by Richard Stukey — “I suppose anything is possible,” chuckled Joel Leonard, host of the widely-followed SkillTV website (www.skilltv.net), when asked about the concept of a television series focused on Dave Bartlett. “But most people don’t understand just how challenging it is to operate buildings at optimal efficiency, particularly when we have the current shortage of skilled workers,” he said. “It is probably at least as tough a challenge to tame a building as it is to tame wild horses and dogs, but the average television viewer doesn’t know that.”
Bartlett, who is vice president of IBM Smarter Buildings, doesn’t see himself as the singular Building Whisperer. Instead, he sees himself a leader of a new cross-discipline of Building Whisperers whose mission is to “tame buildings of their wild, water and energy wasting ways.”
Bartlett travels throughout the world, working alongside IBM’s Smarter Building teams to find ways to optimize building performance and speaking to groups about resource efficiency in building operations. His message is well received among facility owners, operators and managers — particularly these days, when buildings average 42 percent of total electricity use worldwide. The impact of those buildings on company bottom lines and the environment is enormous.
His message to those groups boils down to this: “Our buildings are talking to us — but are we listening?” By ‘listening’ to buildings, IBM’s Smarter Building teams create an end-to-end picture of the health of the building and take corrective actions to make the building ‘healthier,’ or more cost-efficient.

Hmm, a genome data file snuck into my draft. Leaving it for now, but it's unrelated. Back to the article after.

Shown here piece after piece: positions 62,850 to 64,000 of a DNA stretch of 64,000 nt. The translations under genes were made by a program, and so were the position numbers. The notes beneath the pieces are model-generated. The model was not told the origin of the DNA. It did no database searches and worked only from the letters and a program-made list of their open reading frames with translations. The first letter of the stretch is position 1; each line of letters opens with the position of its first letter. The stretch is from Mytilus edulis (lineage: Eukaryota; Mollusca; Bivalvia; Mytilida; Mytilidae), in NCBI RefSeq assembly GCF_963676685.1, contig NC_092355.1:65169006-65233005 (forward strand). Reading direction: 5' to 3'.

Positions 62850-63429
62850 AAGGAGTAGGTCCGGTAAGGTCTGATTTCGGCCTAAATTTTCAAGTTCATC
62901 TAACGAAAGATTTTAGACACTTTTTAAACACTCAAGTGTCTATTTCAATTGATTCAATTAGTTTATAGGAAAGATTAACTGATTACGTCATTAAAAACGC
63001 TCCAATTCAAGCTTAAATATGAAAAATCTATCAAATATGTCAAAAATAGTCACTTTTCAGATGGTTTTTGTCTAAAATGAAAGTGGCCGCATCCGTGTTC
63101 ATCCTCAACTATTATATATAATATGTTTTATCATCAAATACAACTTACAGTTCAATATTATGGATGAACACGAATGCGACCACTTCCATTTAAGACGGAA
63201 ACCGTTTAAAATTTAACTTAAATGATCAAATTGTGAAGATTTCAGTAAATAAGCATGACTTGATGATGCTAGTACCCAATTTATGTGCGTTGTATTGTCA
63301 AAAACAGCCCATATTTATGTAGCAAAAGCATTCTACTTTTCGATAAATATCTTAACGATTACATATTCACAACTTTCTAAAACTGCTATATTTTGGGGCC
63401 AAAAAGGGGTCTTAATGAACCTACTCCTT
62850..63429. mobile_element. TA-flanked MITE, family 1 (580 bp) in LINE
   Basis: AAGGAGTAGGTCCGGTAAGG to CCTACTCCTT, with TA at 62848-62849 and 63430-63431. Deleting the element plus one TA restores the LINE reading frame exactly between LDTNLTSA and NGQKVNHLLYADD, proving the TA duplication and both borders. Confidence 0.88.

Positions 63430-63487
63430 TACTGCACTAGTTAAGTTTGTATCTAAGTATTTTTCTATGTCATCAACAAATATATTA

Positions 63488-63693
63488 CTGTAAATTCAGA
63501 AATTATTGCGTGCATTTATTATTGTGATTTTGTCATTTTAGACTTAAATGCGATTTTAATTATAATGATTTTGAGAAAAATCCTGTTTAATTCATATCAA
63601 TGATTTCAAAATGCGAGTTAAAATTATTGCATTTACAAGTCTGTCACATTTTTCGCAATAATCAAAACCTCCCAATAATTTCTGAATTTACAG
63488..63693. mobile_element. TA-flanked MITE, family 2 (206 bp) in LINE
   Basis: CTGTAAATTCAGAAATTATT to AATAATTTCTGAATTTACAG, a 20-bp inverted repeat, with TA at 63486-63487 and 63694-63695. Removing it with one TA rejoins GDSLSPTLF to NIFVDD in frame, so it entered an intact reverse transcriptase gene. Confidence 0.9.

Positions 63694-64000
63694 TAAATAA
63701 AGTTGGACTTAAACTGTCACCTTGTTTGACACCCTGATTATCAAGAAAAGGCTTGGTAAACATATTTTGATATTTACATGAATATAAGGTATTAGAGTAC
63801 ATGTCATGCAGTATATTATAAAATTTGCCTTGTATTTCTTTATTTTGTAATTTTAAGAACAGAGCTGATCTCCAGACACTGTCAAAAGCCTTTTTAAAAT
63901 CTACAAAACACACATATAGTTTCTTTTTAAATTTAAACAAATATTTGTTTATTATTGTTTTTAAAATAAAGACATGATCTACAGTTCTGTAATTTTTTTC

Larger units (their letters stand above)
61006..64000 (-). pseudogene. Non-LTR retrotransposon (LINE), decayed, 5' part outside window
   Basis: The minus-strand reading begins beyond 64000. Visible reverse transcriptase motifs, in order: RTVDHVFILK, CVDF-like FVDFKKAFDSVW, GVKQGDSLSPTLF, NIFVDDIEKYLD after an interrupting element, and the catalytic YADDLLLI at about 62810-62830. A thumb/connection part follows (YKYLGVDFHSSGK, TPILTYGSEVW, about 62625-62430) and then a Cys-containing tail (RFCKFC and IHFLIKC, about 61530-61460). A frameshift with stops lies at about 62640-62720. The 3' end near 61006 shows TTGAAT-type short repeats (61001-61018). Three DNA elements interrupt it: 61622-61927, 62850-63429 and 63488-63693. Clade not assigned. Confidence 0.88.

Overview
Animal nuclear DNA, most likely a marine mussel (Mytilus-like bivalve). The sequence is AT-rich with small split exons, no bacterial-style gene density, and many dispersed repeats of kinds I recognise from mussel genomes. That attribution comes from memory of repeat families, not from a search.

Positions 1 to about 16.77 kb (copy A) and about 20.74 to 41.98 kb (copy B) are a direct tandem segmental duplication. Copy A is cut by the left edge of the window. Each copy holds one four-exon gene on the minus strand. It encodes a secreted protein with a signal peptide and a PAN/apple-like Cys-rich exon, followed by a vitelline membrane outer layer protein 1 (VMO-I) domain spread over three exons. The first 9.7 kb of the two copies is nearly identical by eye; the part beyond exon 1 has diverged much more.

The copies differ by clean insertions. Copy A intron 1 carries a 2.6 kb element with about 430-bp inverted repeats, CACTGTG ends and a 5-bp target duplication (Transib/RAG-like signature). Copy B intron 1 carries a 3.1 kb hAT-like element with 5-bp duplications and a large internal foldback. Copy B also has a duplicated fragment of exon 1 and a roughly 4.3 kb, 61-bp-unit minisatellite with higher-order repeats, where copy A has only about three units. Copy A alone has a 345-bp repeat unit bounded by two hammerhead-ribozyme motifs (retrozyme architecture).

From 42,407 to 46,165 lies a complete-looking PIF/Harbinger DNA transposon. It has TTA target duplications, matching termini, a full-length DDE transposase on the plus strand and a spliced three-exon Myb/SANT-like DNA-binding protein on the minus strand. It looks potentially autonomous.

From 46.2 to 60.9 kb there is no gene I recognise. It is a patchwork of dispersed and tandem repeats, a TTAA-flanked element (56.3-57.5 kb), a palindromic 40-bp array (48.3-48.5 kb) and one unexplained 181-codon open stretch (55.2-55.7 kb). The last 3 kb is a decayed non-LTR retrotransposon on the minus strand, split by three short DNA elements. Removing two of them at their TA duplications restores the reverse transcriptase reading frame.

According to an article Barlett wrote in a recent issue of Forbes magazine, the Building Whisperer approach focuses on the “3 I’s” of efficient building operations:
- Instrumentation — monitoring and analyzing information from installed building network and management systems.
- Interconnection — the ability to stream, sift, sort and analyze lots of data quickly.
- Intelligence — taking separately managed systems and creating “one holistic adaptive system, capable of delivering reliable results,” said Barlett. “‘Intelligent listening’ involves determining what is ‘noise and what is important.”
Just how much of an impact will this new professional practice have on the environment and the bottom line of world industry? The exact amount of savings the new cross discipline of Building Whisperers will achieve in coming decades may not be known for a while. But the potential savings are enormous.
According to ABI Research, a leading provider of technology marketplace intelligence, the market for building automation software systems will grow at 3 percent a year to reach $36 billion by 2015. But the amount spent on those controls is just a small percentage of the savings those controls are designed to achieve in heating, cooling, hot water, lighting and humidity control.
Taming Wild Buildings
Bartlett and his IBM Smarter Building teams are composed of interdisciplinary teams that understand both buildings and IT systems, and talk to the professionals who work both those systems. “Our teams are composed of people with skills and understanding in both facilities knowledge and IT management,” Barlett said. “IBM sees a tremendous opportunity to help organizations listen to and make sense of a building’s operations by applying a real-time, analytic approach.”
When most large companies start a program like Smarter Building, they develop those programs using beta sites to test out how the software and other aspects of the program work. But IBM took a different approach. They tested their programs on themselves, using IBM facilities to test their new approaches until they found the ones that allowed them to collect, stream, analyze and warehouse data for optimal buildings operations.